Jim McCrea - I'm not very good at Latin; something about marijuana and police sergeants? :-)

The larger problem is that "pro-life" isn't seen by others as meaning anything beyond "anti-abortion". For instance, Peter brings up in his piece the obstacle posed by the pro-life movement's "lack of highly visible solidarity with women's struggles for equality".

 

I'm sure that that anti-abortion advocates could broaden their view of what constitutes "pro-life".  But Peter's article isn't about some expansive, squishy notion - it's about abortion.  And abortion is a pro-life issue; it is, by a country mile, the single most important pro-life issue.  Anti-abortion advocates needn't apologize for not expending equal energy on a dozen other things.  Other people who are energized by other injustices can and should work on those things.  And there is no reason I know of that they couldn't build coalitions and alliances with anti-abortion advocates - including within the Democratic Party.

Inasmuch as we're contemplating Catholic pro-life advocacy: what should the church do to exhibit "highly visible solidarity with women's struggles for equality" that she isn't already doing?  I'm asking this in all sincerity, as one who believes that, for example, the church could do much more than she does to exhibit highly visible solidarity with LGBTQ struggles for equality.  Naturally, the church can't reverse her doctrinal views as they effect policy on abortion and contraception (and marriage).  I hope that "highly visible solidarity with struggles for equality" doesn't reduce to an insistence that the church changes her views on abortion and contraception.   There should be a wide field of possibilities beyond those two issues; what are some concrete things that the church should do?

 

Jim Pauwels, Surely you jest (8:43 a.m.). Yes, Republican lawmakers and governors have been amassing an impressive (if it is the sort of thing that impresses you) record of passing laws  limiting abortions and having them (this is the impressive part) thrown out by the courts. One of the Dakotas has the legal abortion period down to six weeks. That is a constitutional right it is trying to limit through salami tactics.

Abortion will remain a constitutional right until five of the six Catholics of the Supreme Court -- none of whom I've seen turned back in the Communion procession -- decide to un-make it a constitutional right. I really wish the Democrats could open their hearts on this issue. But the headstands conservative Catholics do to deny that all they are getting from the GOP is chin music show how unlikely it is that there is any political gain to be had if the Democratic Party has a change of heart.

Peter S makes a huge blunder in my opinion when he writes: "First statement: From the very earliest stages of its life, the unborn offspring of human beings constitutes an individual member of the human species deserving the same protections from harm and destruction owed to born humans.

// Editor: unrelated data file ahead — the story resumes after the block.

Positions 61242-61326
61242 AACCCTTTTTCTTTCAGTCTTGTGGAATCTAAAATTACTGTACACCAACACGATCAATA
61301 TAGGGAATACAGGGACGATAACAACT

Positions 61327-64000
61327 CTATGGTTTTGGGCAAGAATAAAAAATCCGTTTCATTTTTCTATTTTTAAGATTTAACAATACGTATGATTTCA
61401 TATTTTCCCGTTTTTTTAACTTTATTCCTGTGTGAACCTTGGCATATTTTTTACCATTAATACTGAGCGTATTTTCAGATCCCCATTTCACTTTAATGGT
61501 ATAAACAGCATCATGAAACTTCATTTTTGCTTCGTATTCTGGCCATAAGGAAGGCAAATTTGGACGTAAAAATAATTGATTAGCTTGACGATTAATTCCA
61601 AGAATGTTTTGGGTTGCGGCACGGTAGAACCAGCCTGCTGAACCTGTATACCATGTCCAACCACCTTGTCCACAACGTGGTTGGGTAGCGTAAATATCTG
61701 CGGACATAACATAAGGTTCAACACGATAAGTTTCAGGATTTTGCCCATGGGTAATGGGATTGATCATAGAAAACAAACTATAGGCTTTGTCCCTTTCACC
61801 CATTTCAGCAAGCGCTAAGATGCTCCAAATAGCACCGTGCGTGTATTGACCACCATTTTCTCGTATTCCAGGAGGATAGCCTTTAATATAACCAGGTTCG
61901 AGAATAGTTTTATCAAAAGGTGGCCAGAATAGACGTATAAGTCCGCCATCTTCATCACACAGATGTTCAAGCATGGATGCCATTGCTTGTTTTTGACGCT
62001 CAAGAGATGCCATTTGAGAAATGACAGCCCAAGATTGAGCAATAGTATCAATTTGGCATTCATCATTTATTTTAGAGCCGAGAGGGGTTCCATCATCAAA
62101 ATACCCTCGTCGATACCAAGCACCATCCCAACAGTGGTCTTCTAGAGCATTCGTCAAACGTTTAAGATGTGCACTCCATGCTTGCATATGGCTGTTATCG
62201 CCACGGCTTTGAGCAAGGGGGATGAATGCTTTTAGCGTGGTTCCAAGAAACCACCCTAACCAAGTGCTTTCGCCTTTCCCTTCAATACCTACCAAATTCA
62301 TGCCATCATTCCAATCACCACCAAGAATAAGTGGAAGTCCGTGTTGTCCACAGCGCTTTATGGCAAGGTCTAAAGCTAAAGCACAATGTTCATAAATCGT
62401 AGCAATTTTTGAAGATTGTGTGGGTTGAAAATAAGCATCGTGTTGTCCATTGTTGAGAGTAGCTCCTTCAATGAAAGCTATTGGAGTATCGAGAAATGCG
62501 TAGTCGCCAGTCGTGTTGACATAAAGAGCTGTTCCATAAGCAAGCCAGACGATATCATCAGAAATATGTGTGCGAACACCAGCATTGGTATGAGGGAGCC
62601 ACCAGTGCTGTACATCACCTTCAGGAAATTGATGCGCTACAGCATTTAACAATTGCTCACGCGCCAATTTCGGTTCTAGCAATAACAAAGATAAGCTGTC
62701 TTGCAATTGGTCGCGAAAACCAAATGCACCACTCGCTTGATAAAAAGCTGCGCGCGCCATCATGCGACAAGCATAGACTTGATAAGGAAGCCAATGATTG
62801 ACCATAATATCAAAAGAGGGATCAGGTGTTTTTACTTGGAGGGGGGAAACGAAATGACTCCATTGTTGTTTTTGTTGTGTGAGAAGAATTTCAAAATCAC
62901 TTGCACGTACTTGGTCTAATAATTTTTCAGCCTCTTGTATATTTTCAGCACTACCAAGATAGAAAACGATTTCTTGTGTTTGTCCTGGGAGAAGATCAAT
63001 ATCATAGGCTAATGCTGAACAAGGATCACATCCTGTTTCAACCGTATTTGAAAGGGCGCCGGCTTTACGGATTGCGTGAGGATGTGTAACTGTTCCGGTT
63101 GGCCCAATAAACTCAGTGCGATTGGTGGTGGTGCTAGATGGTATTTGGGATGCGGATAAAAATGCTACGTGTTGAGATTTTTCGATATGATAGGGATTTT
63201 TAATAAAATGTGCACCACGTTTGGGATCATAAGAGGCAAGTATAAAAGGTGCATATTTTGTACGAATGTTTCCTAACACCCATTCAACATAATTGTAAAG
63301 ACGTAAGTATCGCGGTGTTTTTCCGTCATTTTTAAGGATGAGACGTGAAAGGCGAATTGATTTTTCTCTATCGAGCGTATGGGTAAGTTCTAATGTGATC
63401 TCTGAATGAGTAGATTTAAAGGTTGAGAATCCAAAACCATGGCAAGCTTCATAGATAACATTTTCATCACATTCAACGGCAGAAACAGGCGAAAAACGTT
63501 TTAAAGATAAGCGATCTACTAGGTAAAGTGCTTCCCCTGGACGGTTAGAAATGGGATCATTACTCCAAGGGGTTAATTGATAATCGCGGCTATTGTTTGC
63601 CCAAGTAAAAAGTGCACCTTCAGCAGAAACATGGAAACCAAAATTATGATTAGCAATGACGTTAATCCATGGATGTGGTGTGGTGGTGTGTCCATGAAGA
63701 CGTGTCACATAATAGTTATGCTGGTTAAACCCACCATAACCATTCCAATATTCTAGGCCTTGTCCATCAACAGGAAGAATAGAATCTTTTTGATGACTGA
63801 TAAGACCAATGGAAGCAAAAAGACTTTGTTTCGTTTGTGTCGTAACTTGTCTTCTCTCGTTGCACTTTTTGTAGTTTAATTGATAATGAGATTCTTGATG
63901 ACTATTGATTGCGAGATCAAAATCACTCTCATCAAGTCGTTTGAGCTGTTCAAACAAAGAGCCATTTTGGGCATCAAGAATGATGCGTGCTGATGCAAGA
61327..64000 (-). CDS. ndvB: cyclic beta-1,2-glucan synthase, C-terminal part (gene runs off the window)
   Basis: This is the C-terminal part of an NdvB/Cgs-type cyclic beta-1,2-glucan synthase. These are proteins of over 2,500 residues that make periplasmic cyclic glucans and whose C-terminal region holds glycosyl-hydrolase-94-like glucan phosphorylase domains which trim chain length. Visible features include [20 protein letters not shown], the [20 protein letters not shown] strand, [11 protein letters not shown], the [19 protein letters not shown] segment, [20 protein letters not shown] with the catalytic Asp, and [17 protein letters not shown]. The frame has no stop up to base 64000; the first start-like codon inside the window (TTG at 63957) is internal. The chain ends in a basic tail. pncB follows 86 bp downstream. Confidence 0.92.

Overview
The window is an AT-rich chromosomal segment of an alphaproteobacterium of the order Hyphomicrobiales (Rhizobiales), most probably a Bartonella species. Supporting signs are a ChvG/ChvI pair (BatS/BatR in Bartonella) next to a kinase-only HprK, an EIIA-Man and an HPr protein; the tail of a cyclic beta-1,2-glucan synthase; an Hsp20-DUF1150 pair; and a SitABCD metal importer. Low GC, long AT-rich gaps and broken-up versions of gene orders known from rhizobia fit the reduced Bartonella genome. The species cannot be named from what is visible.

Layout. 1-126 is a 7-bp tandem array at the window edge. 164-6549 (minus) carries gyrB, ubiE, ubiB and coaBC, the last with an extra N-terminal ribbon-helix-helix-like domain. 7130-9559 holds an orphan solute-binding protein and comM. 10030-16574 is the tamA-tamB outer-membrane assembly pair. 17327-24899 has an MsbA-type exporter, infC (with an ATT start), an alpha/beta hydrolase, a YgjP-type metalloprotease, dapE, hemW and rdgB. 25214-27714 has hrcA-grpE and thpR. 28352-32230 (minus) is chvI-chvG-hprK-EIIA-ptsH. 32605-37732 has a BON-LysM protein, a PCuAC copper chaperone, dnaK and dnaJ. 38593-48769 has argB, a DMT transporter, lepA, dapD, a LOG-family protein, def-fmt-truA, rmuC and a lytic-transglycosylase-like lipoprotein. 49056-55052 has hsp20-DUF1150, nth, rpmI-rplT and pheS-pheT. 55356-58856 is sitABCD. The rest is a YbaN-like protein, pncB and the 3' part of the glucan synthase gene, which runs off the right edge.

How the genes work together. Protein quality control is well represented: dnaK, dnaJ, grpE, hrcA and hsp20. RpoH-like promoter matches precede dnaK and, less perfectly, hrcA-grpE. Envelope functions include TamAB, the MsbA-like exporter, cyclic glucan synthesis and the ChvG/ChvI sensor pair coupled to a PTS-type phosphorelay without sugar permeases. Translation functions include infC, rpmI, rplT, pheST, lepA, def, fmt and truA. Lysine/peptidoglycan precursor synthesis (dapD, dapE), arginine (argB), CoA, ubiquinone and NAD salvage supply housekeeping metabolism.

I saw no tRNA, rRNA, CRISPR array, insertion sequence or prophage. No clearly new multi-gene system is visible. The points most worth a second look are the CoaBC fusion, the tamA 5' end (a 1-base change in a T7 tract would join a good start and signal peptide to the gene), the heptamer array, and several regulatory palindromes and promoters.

Second statement: This conviction, taught by the Catholic Church and shared by many people, religious and non-religious, is nowhere near as obvious as many of us who hold it suppose."

I don't think this is obvious to those who "hold it" either. The unborn fetus does have human dna. But that in no way proves that it is a person. There is just no science to support it. Other than the dna is human. While we must always cherish all that God has given us we must not make dogma where there is none. 

But here we go again with the comments showing more passion about the unborn than the born.

Bill M, Peter S didn't get hung up on the concept of persons. He said the unborn fetus constitutes an individual member of the human species. Try this thought experiment: Suppose a disease nearly wiped out the milk-giving species on earth (give the chemical companies a few years...). There are only a handful of milk cows, yaks and goats left. And here we have a pregnant cow. Would we consider the cow's fetus eliminatable since it isn't yet milk-yielding? Or would we have a team of scientists trying to bring it to term? Yeah, we'd have the team. So I'd say it is obviously a cow.

"Naturally, the church can't reverse her doctrinal views as they effect policy on abortion and contraception (and marriage)."

Jim P. =

Discussion of this idea would not be highly relevant at this point on this particular thread, but, it seems to me, that it is an unresolved issue that underlies much of the Catholic discussions on the issues you mention (espcially abortion).  I'm talking about the principle which seems to be foundational for conservatives Catholics, including especially the Vatican:  "Dogma cannot change" is itself an unchangeable principle.  

This principle is fundamental in the SSPXers objections to VII, but it also seems to br  fundamental in your  arguments about abortion.

My question to you is:  how do conservatives *know* that this principle is true?  What makes you so sure that dogma cannot be changed ever?  Or, if you think that some teachings can be changed, how do you tell which ones they are?

I realize that part of this problem has to do with the ambiguity of "dogma/teaching".  And we really need 20 threads on this problem, but we need to think about it explicitly sometime.  What I really would like to know now is where your thinking begins on this issue.  What is your ground for this view?  What fact(s) tells you that the principle is true?

(Yes, it's a matter of theological epistemology.)

 

 

"He who lies with dogs will rise with fleas."